Robo-wings: Military drones that mimic hawks and insects

Story highlights

  • A Defense agency is working on a surveillance robotic hawk that could fly through an urban combat jungle at 45mph
  • The study is looking at developing new algorithms to allow a small UAV to operate without a remote pilot
  • The algorithms developed in the program could enhance other unmanned missions, including marine environments

(CNN)Picking through the rubble of war-damaged buildings in combat zones, looking for enemies, survivors, booby traps or worse is one of the most dangerous jobs in the military.

To take the dirt and danger out of mopping up operations, a Pentagon agency is developing a surveillance robo-hawk that could fly through the detritus of the urban combat jungle at 45mph.
The Defense Advanced Research Projects Agency (DARPA) -- already famous as the maker of some of the U.S. military's more far-fetched war robots -- aims to develop autonomous drones small enough to fit through an open window.
    Speeding through unstable buildings or threatening indoor spaces at 20 meters per second, the unmanned aerial vehicle would obviate the need for physical entry that puts troops or civilian response teams at risk.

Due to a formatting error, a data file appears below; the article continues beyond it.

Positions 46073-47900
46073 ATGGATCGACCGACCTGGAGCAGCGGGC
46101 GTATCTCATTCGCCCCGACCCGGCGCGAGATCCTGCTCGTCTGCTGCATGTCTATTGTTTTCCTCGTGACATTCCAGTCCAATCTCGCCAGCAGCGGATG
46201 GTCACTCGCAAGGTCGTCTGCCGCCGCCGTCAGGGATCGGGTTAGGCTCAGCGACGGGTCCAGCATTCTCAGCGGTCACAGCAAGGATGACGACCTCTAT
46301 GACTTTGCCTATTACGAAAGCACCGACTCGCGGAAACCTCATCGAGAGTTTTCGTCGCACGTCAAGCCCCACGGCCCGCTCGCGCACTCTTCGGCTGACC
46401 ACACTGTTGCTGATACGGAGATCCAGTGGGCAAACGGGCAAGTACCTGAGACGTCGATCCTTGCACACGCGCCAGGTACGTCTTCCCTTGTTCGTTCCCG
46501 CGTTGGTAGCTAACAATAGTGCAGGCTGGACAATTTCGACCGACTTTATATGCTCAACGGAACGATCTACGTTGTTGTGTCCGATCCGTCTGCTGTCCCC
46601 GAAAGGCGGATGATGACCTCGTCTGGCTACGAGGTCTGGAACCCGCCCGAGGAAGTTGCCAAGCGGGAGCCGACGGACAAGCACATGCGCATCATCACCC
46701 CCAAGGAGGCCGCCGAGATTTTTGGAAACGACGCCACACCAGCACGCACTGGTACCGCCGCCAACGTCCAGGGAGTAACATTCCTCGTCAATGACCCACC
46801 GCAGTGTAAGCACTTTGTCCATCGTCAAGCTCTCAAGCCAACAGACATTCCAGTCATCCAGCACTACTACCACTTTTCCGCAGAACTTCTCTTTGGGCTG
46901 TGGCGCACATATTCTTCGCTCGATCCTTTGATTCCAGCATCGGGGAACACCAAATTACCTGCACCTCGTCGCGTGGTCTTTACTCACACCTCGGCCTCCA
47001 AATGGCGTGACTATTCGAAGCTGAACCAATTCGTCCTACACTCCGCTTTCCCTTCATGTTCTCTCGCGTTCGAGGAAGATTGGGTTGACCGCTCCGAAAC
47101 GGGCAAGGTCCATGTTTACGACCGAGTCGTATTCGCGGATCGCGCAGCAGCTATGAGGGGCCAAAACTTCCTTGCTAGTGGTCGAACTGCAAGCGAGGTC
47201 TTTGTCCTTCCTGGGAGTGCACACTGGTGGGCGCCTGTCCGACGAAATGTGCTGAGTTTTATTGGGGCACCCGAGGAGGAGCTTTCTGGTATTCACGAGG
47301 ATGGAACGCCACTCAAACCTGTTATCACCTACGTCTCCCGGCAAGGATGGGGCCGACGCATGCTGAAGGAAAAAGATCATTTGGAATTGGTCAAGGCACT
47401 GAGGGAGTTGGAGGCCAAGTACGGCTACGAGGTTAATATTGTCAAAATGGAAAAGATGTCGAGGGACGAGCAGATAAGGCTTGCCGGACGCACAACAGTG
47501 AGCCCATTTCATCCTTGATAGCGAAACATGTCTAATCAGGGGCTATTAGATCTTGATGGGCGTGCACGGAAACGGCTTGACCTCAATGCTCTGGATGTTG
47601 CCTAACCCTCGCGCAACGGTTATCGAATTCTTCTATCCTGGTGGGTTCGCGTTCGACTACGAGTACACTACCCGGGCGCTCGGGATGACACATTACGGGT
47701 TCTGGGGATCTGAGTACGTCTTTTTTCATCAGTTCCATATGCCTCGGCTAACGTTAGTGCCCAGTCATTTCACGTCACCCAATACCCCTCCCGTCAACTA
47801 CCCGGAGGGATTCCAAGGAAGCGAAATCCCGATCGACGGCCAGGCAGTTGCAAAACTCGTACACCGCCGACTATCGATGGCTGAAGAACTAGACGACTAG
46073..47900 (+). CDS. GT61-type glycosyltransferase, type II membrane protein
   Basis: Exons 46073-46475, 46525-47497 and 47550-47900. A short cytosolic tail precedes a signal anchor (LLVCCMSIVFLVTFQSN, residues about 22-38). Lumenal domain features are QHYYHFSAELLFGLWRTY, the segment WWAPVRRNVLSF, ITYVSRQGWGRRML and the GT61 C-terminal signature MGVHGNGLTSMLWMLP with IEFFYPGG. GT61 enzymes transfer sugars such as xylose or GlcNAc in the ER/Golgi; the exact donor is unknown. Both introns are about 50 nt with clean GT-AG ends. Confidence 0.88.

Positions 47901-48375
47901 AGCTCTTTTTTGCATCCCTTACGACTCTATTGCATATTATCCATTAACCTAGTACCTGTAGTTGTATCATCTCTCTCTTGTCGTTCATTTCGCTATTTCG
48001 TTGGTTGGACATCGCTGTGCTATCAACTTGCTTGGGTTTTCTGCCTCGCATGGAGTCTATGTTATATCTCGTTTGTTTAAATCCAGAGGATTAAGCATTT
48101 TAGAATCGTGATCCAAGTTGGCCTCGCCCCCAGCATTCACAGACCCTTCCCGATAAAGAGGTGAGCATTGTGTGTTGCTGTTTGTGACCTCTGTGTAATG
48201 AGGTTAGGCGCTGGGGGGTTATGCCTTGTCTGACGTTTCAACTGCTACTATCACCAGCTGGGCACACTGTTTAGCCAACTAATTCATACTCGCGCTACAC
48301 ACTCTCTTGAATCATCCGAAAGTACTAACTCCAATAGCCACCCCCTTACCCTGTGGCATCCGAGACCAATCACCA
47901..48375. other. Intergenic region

Part of a military brief called the Fast Lightweight Autonomy program, the study is looking at developing new algorithms to allow a small UAV operating without a remote pilot and without use of GPS waypoints to navigate stairways, corridors and other obstacles.
    "Birds of prey and flying insects exhibit the kinds of capabilities we want for small UAVs," said Mark Micire, DARPA's Program Manager. "Goshawks, for example, can fly very fast through a dense forest without smacking into a tree.
    "Many insects, too, can dart and hover with incredible speed and precision.
    "The goal of the FLA program is to explore non-traditional perception